"…I still hustle just like you, but it just so happen that Big Pooh’s doin what he loves to do…"

21 Feb

For whoever didn’t know already, I’m relatively new to this hip-hop journalism thing. I did my first interview in my freshman year of college, when the webmaster for RapReviews.com linked me up with Drag-On’s publicist. I remember being excited as hell – I wasn’t even a huge Drag-On fan, but I was honored that the webmaster trusted me with the interview, and since I was interviewing an artist who had been on BET, I figured that I was really breaking through. I read the article now and cringe at how cliche my questions were, but I had the best time during the interview – I was participating in the continuous documentation of hip-hop culture, I was doing the same thing that I’d praise the writers in XXL and The Source for.

Interviews have essentially become a normal part of my normal life since then, but I had one that I really enjoyed last week. I interviewed Apathy, an artist I’ve become a big fan of over the past year or so. All the web sites I write for had already assigned writers for his press day, and editors at the magazine I was going to write the article for assigned it to someone else (and assigned me an article with Apathy’s group, Army of the Pharoahs), so I arranged to interview him for RapReviews, which I formally left years ago because I was expanding my work elsewhere. The article is completely voluntary on my part (which isn’t a new thing for me, but it’s rare nowadays with my schedule), but it was worth it.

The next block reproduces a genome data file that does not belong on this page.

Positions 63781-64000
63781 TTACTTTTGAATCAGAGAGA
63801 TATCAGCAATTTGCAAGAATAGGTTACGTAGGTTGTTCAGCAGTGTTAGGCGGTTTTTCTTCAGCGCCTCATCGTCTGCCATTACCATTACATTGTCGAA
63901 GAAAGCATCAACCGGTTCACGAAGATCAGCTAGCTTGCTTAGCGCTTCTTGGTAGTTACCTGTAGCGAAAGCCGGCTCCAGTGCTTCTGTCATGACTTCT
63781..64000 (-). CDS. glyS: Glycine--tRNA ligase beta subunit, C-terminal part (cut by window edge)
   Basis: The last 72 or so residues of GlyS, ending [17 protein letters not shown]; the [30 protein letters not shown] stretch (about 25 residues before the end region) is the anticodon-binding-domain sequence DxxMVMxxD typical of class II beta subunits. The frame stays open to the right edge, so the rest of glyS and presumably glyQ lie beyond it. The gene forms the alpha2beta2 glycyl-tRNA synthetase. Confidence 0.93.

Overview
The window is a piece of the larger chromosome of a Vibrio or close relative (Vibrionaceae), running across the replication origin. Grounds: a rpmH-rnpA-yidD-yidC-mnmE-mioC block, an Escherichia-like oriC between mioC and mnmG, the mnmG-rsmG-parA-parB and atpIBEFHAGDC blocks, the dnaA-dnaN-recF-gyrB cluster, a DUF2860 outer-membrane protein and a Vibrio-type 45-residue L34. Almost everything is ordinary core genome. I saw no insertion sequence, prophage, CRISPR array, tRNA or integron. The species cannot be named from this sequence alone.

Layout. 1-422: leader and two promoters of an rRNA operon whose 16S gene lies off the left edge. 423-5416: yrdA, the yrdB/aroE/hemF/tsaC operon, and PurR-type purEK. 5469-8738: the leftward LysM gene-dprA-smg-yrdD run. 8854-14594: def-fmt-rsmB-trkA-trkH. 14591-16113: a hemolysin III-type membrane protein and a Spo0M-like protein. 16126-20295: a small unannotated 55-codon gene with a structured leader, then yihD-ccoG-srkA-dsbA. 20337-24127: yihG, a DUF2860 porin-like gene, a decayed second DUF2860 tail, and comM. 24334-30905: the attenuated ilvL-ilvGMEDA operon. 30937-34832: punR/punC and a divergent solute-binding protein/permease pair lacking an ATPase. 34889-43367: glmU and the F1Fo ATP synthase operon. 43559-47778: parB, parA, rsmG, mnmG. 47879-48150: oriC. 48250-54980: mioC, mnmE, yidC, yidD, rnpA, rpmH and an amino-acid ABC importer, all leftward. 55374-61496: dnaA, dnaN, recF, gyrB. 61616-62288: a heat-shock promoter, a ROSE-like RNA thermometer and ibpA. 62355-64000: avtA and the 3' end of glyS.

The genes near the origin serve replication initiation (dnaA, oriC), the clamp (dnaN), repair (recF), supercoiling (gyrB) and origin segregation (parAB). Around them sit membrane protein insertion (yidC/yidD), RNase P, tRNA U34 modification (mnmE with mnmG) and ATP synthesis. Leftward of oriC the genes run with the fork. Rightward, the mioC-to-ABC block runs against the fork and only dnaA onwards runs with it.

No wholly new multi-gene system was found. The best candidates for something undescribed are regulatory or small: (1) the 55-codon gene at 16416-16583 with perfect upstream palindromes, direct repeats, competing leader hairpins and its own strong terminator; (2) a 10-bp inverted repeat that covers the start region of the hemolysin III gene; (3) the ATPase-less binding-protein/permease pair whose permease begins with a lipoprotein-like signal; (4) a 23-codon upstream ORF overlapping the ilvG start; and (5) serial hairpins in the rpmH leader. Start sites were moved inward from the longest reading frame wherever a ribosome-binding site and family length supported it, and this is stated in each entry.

The interview went really well. I had already chopped it up with him before at this concert a month or so ago, so I’m sure that added to the comfort level. He was incredibly open, answering every question with real answers instead of the pre-written bullshit that other artists offer, and I have some juicy quotes from him as well, which always keeps things interesting. We talked about his new album, label problems, his shoe collection, etc.; the article balances the prerequisites and the new information really well, and it should really help the reader get a sense of who he really is. Plus, at the end of the interview, he spit one of his verses that’s going to be on the Army of the Pharoahs album, which was really dope as a fan. This was the best overall interview, from the professional and fan standpoints, that I’ve ever had.

(By the way, it’s OK to be a fan of an artist. With today’s obsession of being hard, people always connect fan with “groupie” or someone who’s smothering the artist. Liking all of an artist’s music doesn’t make you a groupie – it makes you a fan.)

My mans at KING magazine, Matt Barone, told me one day, “Sometimes, I love my job. Sometimes, I really love my job.” I feel the same way.



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